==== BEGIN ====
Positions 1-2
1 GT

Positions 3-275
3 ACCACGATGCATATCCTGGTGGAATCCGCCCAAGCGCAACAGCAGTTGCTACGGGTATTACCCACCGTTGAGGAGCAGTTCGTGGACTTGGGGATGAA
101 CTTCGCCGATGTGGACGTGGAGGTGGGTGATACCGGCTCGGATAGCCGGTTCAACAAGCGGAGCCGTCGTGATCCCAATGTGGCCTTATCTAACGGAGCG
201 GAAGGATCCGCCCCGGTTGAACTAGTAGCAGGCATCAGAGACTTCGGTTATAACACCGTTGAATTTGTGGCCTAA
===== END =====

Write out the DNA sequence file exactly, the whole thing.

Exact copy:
Positions 1-2
1 GT

Positions 3-275
3 ACCACGATGCATATCCTGGTGGAATCCGCCCAAGCGCAACAGCAGTTGCTACGGGTATTACCCACCGTTGAGGAGCAGTTCGTGGACTTGGGGATGAA
101 CTTCGCCGATGTGGACGTGGAGGTGGGTGATACCGGCTCGGATAGCCGGTTCAACAAGCGGAGCCGTCGTGATCCCAATGTGGCCTTATCTAACGGAGCG
201 GAAGGATCCGCCCCGGTTGAACTAGTAGCAGGCATCAGAGACTTCGGTTATAACACCGTTGAATTTGTGGCCTAA